We analysed the association between Ca or Mg intake and fatty liver disease, prediabetes or both prediabetes and fatty liver disease in cross-sectional analyses.
Third National Health and Nutrition Examination Survey (NHANES III) follow-up cohort of US adults.
Nationally representative sample of US adults in NHANES (n 13 489).
After adjusting for potential confounders, Mg intake was associated with approximately 30 % reduced odds of fatty liver disease and prediabetes, comparing the highest intake quartile v. the lowest. Mg intake may only be related to reduced odds of fatty liver disease and prediabetes in those whose Ca intake is less than 1200 mg/d. Mg intake may also only be associated with reduced odds of fatty liver disease among alcohol drinkers.
The study suggests that high intake of Mg may be associated with reduced risks of fatty liver disease and prediabetes. Further large studies, particularly prospective cohort studies, are warranted to confirm the findings.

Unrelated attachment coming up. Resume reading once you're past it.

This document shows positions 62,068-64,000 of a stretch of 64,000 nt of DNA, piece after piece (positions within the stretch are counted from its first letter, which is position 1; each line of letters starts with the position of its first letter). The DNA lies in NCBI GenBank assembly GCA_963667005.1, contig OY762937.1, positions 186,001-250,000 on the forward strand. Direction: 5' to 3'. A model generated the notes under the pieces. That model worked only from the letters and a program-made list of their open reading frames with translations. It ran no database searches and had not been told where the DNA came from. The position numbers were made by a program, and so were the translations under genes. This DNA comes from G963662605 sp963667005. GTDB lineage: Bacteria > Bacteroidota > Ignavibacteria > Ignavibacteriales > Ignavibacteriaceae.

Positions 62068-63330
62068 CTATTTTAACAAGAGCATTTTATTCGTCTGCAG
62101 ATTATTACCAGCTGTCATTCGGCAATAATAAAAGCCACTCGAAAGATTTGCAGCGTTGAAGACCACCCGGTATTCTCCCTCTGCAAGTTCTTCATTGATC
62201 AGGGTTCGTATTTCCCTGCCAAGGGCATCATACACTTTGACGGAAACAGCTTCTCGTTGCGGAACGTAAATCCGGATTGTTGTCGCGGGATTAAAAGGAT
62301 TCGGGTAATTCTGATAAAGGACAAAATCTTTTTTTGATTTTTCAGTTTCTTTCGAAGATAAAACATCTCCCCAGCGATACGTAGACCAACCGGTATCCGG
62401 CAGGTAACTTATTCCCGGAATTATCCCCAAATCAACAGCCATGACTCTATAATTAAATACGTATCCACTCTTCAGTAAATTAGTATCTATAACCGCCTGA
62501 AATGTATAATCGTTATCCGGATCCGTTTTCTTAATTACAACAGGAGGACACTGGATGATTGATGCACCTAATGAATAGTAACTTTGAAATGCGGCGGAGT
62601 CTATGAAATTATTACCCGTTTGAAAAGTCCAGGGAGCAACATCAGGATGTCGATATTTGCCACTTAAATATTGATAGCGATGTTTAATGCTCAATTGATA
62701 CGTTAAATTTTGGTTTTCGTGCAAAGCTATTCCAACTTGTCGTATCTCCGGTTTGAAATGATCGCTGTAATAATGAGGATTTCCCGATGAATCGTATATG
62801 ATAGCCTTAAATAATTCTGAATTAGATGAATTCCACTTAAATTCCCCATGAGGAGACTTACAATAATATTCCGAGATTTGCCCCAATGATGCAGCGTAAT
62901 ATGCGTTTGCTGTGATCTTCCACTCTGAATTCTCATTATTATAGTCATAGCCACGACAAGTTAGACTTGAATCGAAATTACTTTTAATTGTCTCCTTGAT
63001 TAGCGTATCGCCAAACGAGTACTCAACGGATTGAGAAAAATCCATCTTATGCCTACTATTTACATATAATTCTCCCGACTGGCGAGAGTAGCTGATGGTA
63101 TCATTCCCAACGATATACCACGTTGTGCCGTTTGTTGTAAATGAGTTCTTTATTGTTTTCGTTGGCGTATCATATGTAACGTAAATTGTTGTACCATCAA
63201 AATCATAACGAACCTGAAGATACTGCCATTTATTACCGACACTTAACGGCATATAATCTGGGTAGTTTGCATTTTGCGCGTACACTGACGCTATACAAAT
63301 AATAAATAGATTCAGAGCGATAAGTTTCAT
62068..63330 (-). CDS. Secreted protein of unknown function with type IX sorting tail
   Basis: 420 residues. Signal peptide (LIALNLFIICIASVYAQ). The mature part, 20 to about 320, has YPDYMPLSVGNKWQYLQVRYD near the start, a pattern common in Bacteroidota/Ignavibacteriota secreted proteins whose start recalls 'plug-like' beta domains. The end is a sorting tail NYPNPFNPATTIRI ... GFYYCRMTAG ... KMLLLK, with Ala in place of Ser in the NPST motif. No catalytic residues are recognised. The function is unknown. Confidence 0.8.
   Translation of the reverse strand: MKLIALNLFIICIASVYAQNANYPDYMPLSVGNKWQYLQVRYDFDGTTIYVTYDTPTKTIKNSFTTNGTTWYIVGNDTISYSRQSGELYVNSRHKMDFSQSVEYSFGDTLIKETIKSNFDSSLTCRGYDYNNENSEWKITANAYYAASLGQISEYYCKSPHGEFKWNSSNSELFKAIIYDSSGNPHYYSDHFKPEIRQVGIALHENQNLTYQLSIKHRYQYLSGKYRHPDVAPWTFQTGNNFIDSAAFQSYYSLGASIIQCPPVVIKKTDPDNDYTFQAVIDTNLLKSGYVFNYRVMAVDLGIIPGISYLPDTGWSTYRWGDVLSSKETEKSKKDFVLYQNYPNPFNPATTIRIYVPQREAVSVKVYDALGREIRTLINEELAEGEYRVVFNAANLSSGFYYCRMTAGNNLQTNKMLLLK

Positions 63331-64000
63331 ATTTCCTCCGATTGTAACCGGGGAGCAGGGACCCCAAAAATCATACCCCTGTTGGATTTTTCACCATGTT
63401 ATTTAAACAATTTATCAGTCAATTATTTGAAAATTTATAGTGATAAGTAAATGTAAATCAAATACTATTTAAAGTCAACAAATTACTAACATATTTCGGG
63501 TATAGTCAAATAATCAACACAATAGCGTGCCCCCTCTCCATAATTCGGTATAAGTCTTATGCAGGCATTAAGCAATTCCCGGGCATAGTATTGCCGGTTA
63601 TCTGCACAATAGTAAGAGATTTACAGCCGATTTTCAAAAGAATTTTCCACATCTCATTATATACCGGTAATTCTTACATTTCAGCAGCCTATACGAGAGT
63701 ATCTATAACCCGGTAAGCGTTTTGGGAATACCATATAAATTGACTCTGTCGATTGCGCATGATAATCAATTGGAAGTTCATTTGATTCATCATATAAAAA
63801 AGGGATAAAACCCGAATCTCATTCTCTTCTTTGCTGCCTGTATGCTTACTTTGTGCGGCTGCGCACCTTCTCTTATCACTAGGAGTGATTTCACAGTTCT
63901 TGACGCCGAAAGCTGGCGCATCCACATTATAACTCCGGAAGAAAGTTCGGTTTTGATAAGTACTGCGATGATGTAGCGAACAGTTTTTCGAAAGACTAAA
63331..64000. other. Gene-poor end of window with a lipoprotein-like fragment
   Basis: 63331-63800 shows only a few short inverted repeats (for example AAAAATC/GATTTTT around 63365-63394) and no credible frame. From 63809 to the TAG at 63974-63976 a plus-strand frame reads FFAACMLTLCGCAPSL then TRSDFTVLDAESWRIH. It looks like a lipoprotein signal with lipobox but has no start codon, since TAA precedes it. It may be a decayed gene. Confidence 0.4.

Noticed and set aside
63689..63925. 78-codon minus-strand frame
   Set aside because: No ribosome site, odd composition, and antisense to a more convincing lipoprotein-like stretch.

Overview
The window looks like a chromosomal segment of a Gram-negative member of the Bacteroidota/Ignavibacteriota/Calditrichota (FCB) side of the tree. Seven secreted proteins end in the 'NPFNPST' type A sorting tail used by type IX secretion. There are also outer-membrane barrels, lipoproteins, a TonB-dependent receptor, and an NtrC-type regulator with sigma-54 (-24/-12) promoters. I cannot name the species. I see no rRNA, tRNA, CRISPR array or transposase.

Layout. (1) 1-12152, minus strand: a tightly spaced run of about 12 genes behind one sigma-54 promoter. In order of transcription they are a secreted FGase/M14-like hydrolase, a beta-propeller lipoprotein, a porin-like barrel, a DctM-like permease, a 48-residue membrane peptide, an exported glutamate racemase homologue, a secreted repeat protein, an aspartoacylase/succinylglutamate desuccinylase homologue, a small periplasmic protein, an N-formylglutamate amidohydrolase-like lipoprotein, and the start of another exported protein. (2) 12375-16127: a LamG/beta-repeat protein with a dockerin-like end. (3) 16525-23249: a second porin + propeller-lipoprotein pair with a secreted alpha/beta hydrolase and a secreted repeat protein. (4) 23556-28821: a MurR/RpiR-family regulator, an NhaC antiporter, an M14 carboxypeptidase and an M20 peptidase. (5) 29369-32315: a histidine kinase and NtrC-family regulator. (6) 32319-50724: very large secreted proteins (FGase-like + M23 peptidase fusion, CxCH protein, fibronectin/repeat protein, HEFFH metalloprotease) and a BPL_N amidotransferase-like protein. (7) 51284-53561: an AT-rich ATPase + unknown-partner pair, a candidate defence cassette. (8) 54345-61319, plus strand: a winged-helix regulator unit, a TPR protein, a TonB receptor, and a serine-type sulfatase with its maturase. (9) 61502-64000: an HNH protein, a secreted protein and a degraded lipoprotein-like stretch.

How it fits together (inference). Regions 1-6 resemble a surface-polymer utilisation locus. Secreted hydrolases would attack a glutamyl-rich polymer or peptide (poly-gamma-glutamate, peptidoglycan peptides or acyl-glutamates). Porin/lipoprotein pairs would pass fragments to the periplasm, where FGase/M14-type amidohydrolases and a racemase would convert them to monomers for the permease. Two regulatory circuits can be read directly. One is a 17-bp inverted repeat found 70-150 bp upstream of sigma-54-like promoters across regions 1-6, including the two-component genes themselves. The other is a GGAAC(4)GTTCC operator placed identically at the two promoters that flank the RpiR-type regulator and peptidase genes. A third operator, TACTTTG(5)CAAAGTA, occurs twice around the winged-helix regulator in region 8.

An outbreak of invasive Mycobacterium chimaera infections associated with heater-cooler devices (HCDs) has now affected patients in several countries on different continents. Clinical infections are characterized by delayed diagnosis, inadequate treatment response to antimicrobial agents, and poor prognosis. Outbreak investigators found M. chimaera in HCD water circuits and air samples while HCDs were running, suggesting that transmission from the HCD to the surgical site occurs via the airborne route. New HCDs at the manufacturing site were also contaminated with M. chimaera, and recent whole-genome sequencing data suggest a point source. Some guidance on screening for M. chimaera colonization in HCD water and exhaust air is available. In contrast, reliable disinfection procedures are not well described, and it is not yet known whether eradication of M. chimaera from a contaminated HCD can be achieved. Meanwhile, strict separation of the HCD from operating room air is necessary to ensure patient safety, and these efforts may require engineering solutions. While our understanding of the causes and the extent of the M. chimaera outbreak is growing, several aspects of patient management, device handling, and risk mitigation still require clarification.